Variability and origin of seismic anisotropy across eastern Canada: Evidence from shear wave splitting measurements

Darbyshire, F. A.; Bastow, I. D.; Forte, A. M.; Hobbs, T. E.; Calvel, A.; Gonzalez-Monteza, A. et Schow, B. (2015). « Variability and origin of seismic anisotropy across eastern Canada: Evidence from shear wave splitting measurements ». Journal of Geophysical Research: Solid Earth, 120(12), pp. 8404-8421.

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Measurements of seismic anisotropy in continental regions are frequently interpreted with respect to past tectonic processes, preserved in the lithosphere as “fossil” fabrics. Models of the present-day sublithospheric flow (often using absolute plate motion as a proxy) are also used to explain the observations. Discriminating between these different sources of seismic anisotropy is particularly challenging beneath shields, whose thick (≥200 km) lithospheric roots may record a protracted history of deformation and strongly influence underlying mantle flow. Eastern Canada, where the geological record spans ∼3 Ga of Earth history, is an ideal region to address this issue. We use shear wave splitting measurements of core phases such as SKS to define upper mantle anisotropy using the orientation of the fast-polarization direction ϕ and delay time δt between fast and slow shear wave arrivals. Comparison with structural trends in surface geology and aeromagnetic data helps to determine the contribution of fossil lithospheric fabrics to the anisotropy. We also assess the influence of sublithospheric mantle flow via flow directions derived from global geodynamic models. Fast-polarization orientations are generally ENE-WSW to ESE-WNW across the region, but significant lateral variability in splitting parameters on a ≤100 km scale implies a lithospheric contribution to the results. Correlations with structural geologic and magnetic trends are not ubiquitous, however, nor are correlations with geodynamically predicted mantle flow directions. We therefore consider that the splitting parameters likely record a combination of the present-day mantle flow and older lithospheric fabrics. Consideration of both sources of anisotropy is critical in shield regions when interpreting splitting observations.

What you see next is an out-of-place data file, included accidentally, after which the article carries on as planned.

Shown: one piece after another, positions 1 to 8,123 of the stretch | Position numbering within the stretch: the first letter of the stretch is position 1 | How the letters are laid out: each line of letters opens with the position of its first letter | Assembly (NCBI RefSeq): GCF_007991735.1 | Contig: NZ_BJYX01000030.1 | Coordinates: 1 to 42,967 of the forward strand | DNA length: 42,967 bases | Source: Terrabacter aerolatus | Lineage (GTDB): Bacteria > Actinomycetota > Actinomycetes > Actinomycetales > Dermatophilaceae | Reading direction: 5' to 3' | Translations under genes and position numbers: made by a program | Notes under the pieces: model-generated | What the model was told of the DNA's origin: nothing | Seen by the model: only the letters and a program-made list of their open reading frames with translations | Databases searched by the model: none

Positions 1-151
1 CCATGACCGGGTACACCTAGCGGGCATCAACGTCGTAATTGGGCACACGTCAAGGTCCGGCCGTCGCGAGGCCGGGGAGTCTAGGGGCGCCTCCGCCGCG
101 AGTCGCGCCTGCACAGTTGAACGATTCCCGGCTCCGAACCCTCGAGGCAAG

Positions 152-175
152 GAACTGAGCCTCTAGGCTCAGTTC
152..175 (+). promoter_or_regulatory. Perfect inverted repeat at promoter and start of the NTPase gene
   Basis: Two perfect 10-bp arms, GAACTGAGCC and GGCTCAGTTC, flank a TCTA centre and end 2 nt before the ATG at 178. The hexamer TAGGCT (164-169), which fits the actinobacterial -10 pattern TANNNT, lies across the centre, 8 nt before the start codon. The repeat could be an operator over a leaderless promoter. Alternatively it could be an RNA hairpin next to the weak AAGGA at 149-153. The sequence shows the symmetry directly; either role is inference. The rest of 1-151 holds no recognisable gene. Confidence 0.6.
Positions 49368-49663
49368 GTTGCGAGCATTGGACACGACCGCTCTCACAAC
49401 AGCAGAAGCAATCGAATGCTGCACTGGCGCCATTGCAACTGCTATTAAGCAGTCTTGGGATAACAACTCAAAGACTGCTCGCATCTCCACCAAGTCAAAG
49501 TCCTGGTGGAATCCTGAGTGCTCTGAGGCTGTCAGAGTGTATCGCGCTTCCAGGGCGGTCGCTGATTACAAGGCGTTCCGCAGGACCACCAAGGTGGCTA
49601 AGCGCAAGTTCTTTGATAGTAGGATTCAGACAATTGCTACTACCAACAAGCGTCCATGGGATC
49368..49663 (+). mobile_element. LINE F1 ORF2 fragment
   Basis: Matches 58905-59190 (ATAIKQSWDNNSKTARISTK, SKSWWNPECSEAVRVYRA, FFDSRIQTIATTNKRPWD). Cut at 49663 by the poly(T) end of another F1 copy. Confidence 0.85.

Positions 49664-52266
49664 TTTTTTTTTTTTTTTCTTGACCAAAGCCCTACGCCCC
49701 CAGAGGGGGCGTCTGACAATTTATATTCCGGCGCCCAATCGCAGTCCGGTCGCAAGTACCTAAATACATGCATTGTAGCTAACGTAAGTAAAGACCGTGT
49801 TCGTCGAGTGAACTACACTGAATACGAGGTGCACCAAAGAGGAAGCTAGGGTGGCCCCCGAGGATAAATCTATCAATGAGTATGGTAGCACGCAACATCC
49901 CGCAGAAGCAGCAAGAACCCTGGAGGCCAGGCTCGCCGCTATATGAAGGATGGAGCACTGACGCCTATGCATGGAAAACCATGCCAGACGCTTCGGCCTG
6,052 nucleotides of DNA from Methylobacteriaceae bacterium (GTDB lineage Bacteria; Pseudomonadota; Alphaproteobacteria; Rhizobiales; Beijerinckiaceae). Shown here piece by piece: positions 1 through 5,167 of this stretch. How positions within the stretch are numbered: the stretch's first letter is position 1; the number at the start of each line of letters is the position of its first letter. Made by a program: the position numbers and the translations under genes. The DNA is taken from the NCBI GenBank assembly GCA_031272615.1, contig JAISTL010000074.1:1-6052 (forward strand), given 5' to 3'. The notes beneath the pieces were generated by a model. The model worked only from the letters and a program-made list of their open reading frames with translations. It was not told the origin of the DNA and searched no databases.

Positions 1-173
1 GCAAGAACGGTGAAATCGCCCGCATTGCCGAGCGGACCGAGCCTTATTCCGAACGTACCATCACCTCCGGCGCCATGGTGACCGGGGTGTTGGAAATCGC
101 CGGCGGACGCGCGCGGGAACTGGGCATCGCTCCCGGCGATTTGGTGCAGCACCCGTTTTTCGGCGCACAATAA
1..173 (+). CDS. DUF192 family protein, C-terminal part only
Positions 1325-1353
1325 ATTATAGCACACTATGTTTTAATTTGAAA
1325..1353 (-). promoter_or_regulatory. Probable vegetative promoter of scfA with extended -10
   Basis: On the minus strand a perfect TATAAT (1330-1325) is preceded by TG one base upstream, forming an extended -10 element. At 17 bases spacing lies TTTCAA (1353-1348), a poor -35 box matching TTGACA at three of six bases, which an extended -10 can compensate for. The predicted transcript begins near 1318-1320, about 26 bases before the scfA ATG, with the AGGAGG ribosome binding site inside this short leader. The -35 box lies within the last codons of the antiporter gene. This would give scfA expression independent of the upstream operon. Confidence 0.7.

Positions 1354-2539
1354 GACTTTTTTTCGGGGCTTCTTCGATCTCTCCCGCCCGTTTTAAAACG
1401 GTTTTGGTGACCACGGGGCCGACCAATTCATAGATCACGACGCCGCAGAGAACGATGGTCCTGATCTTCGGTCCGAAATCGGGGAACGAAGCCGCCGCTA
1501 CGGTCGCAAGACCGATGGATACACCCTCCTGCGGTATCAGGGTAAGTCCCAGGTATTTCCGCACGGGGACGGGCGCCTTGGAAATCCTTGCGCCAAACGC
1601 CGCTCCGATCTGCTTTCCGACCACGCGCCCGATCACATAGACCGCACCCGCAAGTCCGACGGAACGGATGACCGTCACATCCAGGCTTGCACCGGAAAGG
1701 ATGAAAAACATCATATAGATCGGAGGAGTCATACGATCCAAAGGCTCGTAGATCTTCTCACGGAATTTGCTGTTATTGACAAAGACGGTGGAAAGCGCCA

Type: Article de revue scientifique
Informations complémentaires: This is an open access article under the terms of the Creative Commons Attribution-NonCommercial-NoDerivs License, which permits use and distribution in any medium, provided the original work is properly cited, the use is non-commercial and no modifications or adaptations are made.
Mots-clés ou Sujets: Seismic anisotropy, shear wave splitting, Canadian Shield, Appalachian orogeny, continental lithosphere, mantle flow
Unité d'appartenance: Centres institutionnels > Centre de recherche en géochimie et géodynamique (GEOTOP)
Faculté des sciences > Département des sciences de la Terre et de l'atmosphère
Déposé par: Fiona Ann Darbyshire
Date de dépôt: 22 avr. 2016 17:34
Dernière modification: 25 avr. 2016 15:50
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